Not a lot fished, because rains muddied waters, said Brian from Ramsey Outdoor in Succasunna. But previously trout fishing was super on streams. Trouters fished sulfurs, and began to cast light Cahills. If streams hadn’t become blown out, the Cahill fishing probably would’ve really taken off this week. Largemouth bass, required to be released through Saturday, had been coming off spawning beds, biting well. Soft-plastic lures like Keitechs or worms like Senkos drilled them. Walleyes and hybrid striped bass had been socked on Lake Hopatcong before the weather. The walleyes seemed to bite off Mount Arlington, and the hybrids seemed to chew off the state park.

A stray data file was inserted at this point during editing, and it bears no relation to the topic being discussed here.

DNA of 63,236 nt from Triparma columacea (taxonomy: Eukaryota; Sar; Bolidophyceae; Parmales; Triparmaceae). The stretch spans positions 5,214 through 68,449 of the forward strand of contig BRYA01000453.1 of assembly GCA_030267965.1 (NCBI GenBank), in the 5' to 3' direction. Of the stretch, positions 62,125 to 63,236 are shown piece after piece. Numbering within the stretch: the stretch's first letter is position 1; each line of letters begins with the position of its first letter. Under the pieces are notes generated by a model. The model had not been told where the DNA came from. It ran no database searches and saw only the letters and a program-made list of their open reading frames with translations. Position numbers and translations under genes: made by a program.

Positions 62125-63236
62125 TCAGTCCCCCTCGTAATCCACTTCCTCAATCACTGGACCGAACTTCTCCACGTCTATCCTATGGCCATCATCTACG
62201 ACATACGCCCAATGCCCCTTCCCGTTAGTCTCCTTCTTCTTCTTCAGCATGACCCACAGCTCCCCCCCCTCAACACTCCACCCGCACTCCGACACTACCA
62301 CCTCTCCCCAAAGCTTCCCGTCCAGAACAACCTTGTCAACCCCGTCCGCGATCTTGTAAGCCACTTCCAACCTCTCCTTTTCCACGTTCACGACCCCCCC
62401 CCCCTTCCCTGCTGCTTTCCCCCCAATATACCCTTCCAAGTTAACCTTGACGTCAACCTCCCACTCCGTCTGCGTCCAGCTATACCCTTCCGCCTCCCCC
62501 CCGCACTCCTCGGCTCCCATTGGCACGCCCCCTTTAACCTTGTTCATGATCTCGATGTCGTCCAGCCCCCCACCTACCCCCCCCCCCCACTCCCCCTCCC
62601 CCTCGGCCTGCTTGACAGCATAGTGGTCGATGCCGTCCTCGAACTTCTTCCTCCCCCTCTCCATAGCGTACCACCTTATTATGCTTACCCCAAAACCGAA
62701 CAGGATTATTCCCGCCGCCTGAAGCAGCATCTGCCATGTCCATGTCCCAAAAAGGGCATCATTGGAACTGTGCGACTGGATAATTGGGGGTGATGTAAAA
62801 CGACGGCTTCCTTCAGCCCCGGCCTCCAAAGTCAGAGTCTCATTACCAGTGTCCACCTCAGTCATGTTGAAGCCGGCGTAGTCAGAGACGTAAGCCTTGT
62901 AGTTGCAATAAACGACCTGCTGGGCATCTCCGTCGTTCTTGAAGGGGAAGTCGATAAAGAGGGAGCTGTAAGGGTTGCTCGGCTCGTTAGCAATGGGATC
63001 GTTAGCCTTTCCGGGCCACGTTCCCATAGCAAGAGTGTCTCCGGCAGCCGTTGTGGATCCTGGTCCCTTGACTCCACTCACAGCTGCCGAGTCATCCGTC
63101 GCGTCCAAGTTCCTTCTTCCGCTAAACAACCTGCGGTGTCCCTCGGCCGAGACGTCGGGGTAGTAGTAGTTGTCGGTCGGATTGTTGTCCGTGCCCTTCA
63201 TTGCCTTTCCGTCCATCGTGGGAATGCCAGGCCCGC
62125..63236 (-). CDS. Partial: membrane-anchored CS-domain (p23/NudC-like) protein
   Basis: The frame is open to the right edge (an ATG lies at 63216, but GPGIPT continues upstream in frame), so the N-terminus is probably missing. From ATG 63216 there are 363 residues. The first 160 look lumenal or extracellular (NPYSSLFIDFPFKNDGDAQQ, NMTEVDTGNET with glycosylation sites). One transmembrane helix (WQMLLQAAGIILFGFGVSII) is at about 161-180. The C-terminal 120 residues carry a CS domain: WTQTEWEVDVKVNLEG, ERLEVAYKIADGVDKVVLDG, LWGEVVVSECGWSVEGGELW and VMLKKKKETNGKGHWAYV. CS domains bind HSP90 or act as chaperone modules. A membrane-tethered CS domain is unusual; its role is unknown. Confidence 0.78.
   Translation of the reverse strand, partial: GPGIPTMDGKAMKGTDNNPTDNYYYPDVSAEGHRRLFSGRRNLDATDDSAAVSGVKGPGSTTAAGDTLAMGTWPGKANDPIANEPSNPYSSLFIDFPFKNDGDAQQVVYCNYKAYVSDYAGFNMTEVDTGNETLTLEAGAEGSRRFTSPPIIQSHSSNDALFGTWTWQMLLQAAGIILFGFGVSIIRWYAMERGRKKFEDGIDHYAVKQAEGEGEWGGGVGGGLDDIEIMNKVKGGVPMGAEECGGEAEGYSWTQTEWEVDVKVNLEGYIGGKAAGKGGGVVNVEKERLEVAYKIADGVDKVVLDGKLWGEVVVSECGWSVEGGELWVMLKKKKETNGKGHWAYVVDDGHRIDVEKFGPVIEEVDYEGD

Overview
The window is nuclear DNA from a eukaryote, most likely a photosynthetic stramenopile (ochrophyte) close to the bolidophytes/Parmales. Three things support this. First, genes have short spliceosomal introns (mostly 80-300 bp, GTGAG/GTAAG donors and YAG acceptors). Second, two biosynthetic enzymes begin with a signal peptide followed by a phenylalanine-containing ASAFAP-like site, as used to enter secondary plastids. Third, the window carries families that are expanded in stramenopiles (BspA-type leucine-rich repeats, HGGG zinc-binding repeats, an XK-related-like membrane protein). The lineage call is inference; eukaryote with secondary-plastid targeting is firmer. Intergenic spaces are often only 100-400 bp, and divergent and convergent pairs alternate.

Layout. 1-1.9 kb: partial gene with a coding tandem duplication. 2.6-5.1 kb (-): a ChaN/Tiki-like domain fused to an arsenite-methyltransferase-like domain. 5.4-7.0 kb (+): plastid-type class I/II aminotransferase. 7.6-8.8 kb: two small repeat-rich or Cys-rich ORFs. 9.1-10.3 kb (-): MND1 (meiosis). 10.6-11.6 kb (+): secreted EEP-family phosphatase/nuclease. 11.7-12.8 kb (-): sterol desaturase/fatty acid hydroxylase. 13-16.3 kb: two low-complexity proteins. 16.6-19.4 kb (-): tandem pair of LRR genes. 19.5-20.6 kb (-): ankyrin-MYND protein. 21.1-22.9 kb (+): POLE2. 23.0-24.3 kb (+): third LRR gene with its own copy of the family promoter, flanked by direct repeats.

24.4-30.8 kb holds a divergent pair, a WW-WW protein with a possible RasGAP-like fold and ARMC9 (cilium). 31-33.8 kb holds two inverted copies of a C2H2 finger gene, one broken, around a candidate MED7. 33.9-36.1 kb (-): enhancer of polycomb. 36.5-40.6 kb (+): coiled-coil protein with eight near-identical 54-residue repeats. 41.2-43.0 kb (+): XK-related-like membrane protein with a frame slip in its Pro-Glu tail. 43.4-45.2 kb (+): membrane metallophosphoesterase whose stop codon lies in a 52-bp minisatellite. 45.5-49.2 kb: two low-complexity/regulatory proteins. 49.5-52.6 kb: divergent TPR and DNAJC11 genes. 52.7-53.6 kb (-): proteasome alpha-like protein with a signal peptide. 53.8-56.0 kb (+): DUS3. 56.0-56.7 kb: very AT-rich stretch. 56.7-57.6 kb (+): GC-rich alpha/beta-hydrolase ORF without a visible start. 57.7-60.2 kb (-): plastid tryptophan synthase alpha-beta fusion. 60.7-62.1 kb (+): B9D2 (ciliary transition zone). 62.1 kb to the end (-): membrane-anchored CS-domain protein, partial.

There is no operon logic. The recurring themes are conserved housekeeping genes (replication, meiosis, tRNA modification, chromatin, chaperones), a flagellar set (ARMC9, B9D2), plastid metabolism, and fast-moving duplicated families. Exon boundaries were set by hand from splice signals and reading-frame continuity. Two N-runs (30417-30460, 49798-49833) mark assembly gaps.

Raised waters from the storm actually helped fishing for small striped bass on Passaic River, said Nick from Meltzer’s Sporting Goods in Garfield. The 1-1/2- or 2-pounders must follow bait upriver when the waters flood, and anglers caught and released them from below the falls at Garfield all the way downstream to East Rutherford, on 4-inch Storm rubber shads. Northern pike smashed livelined shiners in the river at Twin Bridges, upstream from the falls. A couple of customers rounded up largemouth bass, good catches, at Greenwood Lake, along docks and Storm Island, while flipping jigs. Largemouths must be released through Saturday, according to law. A buddy whaled largemouths 2 to 3 pounds at Pompton Lake in mornings and evenings on Senkos, mostly along the shoreline. Small largemouths were played at Barbour’s Pond on top-waters like Jitterbugs or Rebel Pop-R’s in early evenings, before the lake was closed for the day. Some found good largemouthing at the lake at Darlington Park, mostly on Senkos. One lake is for fishing, and the second is for swimming. Mark from the shop Senko’ed largemouths at Waywayanda Lake a couple of weeks ago. Boat wakes supposedly became prohibited at Lake Hopatcong, because of high water. A friend’s son at Hopatcong before then was into hybrid striped bass on live bait and walleyes on jigheads and worms at night off points with deeper waters. One angler at Hopatcong, drifting herring for other fish, came across a few smallmouth bass off Nolan’s Point. Not much was heard about trout. Fishing for them had been slowly tapering off for the season.